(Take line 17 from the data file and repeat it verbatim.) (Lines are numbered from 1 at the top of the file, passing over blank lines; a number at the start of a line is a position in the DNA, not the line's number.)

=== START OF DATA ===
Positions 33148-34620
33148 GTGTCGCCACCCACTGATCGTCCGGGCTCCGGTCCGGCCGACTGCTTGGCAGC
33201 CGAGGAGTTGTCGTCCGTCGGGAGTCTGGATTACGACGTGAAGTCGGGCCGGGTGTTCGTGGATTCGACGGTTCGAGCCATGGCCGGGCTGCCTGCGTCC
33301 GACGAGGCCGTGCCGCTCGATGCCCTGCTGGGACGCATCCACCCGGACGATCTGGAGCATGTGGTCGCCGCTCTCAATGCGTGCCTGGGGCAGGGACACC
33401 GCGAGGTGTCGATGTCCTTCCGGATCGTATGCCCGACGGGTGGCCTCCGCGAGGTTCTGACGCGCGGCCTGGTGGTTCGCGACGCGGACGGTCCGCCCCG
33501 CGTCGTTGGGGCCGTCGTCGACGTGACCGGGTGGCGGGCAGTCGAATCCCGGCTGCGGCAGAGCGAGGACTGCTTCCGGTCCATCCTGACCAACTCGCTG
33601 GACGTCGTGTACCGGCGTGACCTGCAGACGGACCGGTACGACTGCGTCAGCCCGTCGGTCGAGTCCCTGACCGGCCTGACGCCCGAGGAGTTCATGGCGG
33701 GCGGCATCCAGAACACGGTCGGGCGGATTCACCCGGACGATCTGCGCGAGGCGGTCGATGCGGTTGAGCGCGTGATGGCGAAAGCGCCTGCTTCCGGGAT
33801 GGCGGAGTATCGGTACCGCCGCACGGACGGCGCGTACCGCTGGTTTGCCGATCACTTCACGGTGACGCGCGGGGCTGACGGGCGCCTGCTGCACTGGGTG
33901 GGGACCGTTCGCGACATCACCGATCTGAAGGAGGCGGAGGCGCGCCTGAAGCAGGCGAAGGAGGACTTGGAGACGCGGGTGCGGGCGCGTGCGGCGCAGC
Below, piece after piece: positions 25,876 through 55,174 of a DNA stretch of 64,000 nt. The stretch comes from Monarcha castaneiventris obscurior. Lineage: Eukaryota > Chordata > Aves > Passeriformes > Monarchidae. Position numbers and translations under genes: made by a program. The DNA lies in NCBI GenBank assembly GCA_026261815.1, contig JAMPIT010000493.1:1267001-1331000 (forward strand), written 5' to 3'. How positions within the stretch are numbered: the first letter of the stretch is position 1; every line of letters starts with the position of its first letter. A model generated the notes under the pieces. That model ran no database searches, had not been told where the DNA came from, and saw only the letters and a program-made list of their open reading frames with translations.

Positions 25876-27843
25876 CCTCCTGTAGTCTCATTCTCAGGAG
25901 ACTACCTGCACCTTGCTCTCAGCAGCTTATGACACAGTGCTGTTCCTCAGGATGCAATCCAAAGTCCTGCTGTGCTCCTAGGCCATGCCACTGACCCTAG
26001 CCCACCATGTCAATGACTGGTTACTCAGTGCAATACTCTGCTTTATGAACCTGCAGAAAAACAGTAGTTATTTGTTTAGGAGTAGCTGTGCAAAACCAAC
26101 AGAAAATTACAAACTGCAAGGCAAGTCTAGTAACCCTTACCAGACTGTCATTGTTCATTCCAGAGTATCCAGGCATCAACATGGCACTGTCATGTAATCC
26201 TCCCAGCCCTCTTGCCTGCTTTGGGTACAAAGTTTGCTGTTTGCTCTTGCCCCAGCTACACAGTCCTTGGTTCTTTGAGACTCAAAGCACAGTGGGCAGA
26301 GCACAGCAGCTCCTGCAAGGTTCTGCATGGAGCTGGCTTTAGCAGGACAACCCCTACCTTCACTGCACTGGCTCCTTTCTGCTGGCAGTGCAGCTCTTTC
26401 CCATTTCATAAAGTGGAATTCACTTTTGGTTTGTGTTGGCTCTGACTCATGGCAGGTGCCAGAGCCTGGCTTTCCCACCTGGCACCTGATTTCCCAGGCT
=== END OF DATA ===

26201 TCCCAGCCCTCTTGCCTGCTTTGGGTACAAAGTTTGCTGTTTGCTCTTGCCCCAGCTACACAGTCCTTGGTTCTTTGAGACTCAAAGCACAGTGGGCAGA